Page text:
Can You Sue Your Employer After a Work Injury? Find Out Your Legal Options

Who Is Accountable for a Work Injury?

Before the workers’ compensation system as we know it today was adopted, the time after a work injury was stressful and costly for both the injured worker and the employer. Employees were left struggling to obtain care for their injuries while remaining financially stable. For their part, employers were increasingly facing litigation that drained resources and consumed a significant amount of time. Workers’ compensation aimed to find a mutually beneficial arrangement that would help both sides transition as smoothly as possible. The result was two of the main tenets of the system: employees are able to obtain benefits regardless of fault and employers are typically protected from being sued by the injured worker. This protection to employers applies regardless of whether or not employees decide to file a workers’ compensation claim.

Holding Your Employer Accountable for a Work Injury

This means that employees typically are not able to pursue damages from their employer in court outside the workers’ compensation system. One exception where this may be legally possible is through what is known as an "intentional tort". An intentional tort is a civil case against a person (or business) whose actions caused harm to another individual on purpose. Intentional torts are so named because the acts are presumed to be purposeful, as opposed to a standard tort in which the at-fault party caused harm through carelessness or negligence. Assault is one example of an intentional tort, while a slip and fall accident is generally a standard tort. An intentional tort case is in addition to the workers' compensation case.

Ohio Revised Code specifies certain conditions that must be met to pursue an intentional tort against an employer:

  • The employer acted with intent to injure the worker or with the belief that an injury was “substantially certain” to occur. The law defines substantially certain as meaning that an action was taken with “deliberate intent to cause an employee to suffer an injury, a disease, a condition, or death.”
  • The employer deliberately removed an equipment safety guard or intentionally misrepresented a toxic or hazardous substance involved in the job, and either of these actions led directly to an injury.

Intentional Torts in Ohio Are Extremely Difficult Cases to Win

Though these are the stated laws, in practice, they provide employers with immunity because injured workers bear the burden of actually proving specific intent to injure. They must show that an injury was purposeful or “substantially certain” to occur. In effect, they create a standard that is nearly impossible to meet. Over the past five years, a number of notable intentional tort cases have been heard by the Ohio Supreme Court and they were overwhelmingly decided in favor of the employers. The state of Ohio legislative system takes a strict stance on intentional torts, and the court’s rulings seem to make it clear that the workers’ compensation system is the way for workers to obtain medical care and compensation after an injury.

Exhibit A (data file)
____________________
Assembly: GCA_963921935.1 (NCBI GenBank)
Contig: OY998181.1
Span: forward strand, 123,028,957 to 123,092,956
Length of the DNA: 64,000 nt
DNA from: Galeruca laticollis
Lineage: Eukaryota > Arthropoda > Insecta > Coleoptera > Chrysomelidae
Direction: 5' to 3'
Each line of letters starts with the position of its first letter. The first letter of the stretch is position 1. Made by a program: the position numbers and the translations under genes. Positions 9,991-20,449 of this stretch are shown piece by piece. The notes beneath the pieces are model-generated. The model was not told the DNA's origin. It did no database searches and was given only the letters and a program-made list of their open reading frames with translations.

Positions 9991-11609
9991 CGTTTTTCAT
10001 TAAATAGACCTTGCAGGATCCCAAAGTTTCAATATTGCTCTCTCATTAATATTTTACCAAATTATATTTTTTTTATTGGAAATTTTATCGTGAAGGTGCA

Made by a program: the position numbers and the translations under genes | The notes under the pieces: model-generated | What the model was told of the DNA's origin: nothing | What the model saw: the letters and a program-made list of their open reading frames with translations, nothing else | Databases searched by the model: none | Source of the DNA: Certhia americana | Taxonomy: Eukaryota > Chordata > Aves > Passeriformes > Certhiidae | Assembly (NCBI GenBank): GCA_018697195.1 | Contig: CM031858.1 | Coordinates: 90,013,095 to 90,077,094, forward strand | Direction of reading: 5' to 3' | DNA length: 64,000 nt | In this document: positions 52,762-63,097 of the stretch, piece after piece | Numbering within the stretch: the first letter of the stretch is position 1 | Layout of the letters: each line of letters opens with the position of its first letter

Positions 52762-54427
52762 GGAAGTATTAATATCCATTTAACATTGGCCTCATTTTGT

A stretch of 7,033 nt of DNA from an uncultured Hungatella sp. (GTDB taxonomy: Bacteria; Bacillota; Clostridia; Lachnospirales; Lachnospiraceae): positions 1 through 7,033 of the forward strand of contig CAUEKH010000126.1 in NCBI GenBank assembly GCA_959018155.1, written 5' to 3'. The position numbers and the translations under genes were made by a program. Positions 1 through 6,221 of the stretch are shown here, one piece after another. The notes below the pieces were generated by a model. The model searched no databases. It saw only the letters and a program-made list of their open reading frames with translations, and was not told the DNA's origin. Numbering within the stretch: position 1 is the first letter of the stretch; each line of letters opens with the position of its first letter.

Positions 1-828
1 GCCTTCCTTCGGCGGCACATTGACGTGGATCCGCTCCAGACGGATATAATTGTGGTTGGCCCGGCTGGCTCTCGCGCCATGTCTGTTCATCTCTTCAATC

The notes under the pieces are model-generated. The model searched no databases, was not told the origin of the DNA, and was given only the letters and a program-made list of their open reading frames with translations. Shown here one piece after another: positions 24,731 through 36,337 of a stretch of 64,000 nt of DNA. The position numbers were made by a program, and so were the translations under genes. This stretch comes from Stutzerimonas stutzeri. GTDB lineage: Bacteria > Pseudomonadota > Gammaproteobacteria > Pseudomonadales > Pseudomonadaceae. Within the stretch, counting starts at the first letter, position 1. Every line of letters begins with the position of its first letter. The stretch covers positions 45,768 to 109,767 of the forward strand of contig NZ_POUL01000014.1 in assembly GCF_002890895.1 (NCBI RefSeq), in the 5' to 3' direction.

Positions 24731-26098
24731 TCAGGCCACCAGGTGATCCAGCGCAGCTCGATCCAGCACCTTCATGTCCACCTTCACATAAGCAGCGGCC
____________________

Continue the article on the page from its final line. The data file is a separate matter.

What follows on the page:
Deliberate Injury and Suing Your Employer

The second situation mentioned in the law recognizes instances in which employers might purposely remove safety guards from work equipment or lie about the dangers of a toxic substance. These are two extremely specific situations in which an employee could pursue litigation, though the employee would again bear the burden of providing proof of the employer’s behavior.

Other Third-Party Claim Options After a Work Injury

At times, it may not be the employer that an injured worker may want to hold accountable, but rather another third party. Third-party liability claims exist when someone other than the employee or employer is responsible for the worker’s injury. Some common examples of third-party claims involve:

In these types of cases, it is possible to obtain both workers’ compensation benefits and pursue a legal claim against the third party. It is important to note that your employer or the Ohio Bureau of Workers' Compensation (BWC) may want to recoup some of their expenses should your case against the third party result in an award. This is known as subrogation, and employers and the BWC do have the right to be paid back what they provided for medical care and wage replacement. 

Columbus Workers’ Compensation Attorneys Can Help

It can be difficult to know just who can be held accountable for your injuries and what the best method for pursuing compensation may be. At Monast Law Office, our exerience can help you understand your rights and find the most effective way to move forward after a work-related accident or injury. Our legal team will learn more about the details of your case and work with you to ensure you can obtain the maximum amount of compensation possible. Call our Upper Arlington law office at (614) 334-4649​ to schedule a free, no-obligation consultation.